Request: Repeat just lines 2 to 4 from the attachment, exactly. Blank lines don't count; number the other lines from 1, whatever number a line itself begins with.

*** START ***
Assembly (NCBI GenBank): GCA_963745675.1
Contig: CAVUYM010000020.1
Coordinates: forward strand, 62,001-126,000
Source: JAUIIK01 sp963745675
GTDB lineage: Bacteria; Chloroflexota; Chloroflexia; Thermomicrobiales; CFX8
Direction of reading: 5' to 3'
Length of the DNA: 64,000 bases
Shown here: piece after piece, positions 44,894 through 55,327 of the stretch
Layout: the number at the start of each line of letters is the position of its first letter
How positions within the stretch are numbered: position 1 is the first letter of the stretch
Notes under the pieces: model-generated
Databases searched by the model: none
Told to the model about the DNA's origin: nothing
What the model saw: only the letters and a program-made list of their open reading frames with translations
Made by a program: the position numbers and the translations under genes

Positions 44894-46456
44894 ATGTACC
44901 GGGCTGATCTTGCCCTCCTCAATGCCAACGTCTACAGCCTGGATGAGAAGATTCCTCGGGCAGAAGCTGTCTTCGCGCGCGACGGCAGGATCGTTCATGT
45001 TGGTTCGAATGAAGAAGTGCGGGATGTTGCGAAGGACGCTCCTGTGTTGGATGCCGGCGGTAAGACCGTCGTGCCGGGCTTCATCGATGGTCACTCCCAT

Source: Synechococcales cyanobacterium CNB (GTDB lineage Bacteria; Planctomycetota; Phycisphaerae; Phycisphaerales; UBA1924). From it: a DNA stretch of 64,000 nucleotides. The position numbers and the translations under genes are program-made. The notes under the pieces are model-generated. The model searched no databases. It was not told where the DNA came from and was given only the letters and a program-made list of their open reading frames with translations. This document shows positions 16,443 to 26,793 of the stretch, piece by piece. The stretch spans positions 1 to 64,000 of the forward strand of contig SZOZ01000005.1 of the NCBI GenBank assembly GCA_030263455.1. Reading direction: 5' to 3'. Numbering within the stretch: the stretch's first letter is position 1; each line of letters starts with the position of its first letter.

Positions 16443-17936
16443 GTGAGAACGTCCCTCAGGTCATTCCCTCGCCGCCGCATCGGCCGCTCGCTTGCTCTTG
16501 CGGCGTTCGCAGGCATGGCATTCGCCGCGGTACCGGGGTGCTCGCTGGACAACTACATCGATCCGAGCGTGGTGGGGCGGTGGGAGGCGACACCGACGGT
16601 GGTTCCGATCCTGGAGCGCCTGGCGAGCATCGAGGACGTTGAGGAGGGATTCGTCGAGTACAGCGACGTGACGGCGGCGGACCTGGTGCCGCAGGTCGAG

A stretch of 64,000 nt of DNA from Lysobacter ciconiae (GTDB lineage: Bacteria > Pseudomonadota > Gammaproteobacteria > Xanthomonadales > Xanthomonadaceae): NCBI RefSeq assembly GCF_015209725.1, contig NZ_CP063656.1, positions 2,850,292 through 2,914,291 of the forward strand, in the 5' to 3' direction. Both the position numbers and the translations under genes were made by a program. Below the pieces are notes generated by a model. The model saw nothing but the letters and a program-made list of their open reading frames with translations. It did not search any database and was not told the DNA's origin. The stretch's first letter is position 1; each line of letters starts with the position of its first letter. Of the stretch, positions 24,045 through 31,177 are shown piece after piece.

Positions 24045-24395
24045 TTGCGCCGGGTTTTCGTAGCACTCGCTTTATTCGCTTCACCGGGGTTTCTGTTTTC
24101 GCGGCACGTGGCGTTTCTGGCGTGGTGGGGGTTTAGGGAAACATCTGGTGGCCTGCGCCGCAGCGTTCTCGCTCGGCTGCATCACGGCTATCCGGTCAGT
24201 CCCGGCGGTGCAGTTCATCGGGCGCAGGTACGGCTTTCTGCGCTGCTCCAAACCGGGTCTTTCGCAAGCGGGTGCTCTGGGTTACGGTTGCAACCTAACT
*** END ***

Contig: CAVUYM010000020.1
Coordinates: forward strand, 62,001-126,000
Source: JAUIIK01 sp963745675